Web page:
Invariably, some of the traveling public that I chat with in airport security lines will say that if you have done nothing wrong, you have nothing to fear from the government’s intrusive measures. That dubious line of reasoning, however, makes the Herculean assumption that government usually gets things right. Also, after examining where you are from, your motor vehicle records, how you paid for your airline ticket, and even your seating preference and the type of meal you ordered, and then assigning a risk factor to you, the government allows everyone to see this rating but you. Unlike privately held credit scores, you have no means to challenge any inaccuracies or the rationale for the government giving you a certain risk factor. Yet there is more bad news: The risk assessment is then shared with state, local, and foreign governments, Congress, the courts, and private contractors, and can be used to deny employment in shipping and travel, licenses, security clearances, and government contracts. Even worse, the government intends to keep these assessments on file for 40 years.

One could easily assume that the next step is to give "high risk" people more hassles at airport security checkpoints. So if you get too many parking or speeding tickets could you end up on the terrorist watch list? If you eat too many vegetarian meals, could you be banned from flying?


*****end of clip*****

Might be a repost but interesting just the same.


capt said...

Has anybody had problems posting?


capt said...

I put up a new thread - maybe it will not have the same problems?


kathleen said...

O.K. let's watch, listen, hope, pray, call, e-mail and demand that that ALL of Phase II of the SSCI is completed.

This gives me a tad of hope!

Intelligence panel’s ‘Phase Two’ to be completed next year: Rockefeller
By Elana Schor

The three unreleased sections of the Senate Intelligence Committee’s controversial “Phase Two” report on the Bush administration’s use of prewar intelligence are headed for circulation next year, incoming Chairman Jay Rockefeller (D-W.Va.) told The Hill late last week.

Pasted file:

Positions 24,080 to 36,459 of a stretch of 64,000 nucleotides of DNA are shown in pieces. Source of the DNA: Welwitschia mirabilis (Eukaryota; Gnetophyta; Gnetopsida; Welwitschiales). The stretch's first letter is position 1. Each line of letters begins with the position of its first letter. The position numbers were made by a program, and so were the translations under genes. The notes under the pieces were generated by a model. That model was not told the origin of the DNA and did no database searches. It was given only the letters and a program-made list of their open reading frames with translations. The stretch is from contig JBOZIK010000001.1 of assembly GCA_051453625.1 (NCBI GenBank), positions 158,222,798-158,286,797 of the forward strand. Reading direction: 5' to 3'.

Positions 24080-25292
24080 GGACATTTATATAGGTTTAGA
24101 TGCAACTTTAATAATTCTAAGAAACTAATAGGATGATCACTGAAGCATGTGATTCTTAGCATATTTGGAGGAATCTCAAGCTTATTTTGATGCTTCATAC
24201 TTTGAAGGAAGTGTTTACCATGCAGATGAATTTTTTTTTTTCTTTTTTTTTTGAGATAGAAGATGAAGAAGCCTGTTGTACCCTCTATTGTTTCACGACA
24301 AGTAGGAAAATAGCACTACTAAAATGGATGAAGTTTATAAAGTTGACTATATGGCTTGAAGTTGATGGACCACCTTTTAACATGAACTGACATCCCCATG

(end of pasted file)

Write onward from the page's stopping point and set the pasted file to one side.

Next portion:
“One does not want to spend all one’s time looking back, but the history of all this evolution of the war has to be brought to full accountability,” Rockefeller said in a Friday interview.

Democrats have repeatedly protested the lack of progress on the Phase Two investigation, which was split by outgoing Chairman Pat Roberts (R-Kan.) to allow some portions to become public before the midterm elections. Democrats pulled the Senate into a rare closed session in November 2005 to revive the inquiry, which began in 2003 with Phase One’s look at the intelligence community and was later expanded.

Rockefeller said much of the work is done on one of the three remaining elements of Phase Two, though he declined to reveal which section was close to completion. Still yet to receive a committee vote are sections dealing with prewar intelligence on the war’s aftermath, whether existing intelligence backed up U.S. officials’ public comments on Iraq, and the role of a Pentagon office headed by Undersecretary of Defense Douglas Feith.

Sen. Carl Levin (D-Mich.), who will keep his seat on Intelligence as he takes over as Armed Services chairman next year, said last month that completing Phase Two is a high priority for him, although any new movement “will be a Rockefeller decision.”

The two portions of Phase Two already made public compared prewar data on Iraq’s weapons capability with inspectors’ postwar findings and examined the role of an Iraqi exile group in influencing U.S. intelligence. Roberts could step down from Intelligence when Senate Republican committee assignments are finalized this week.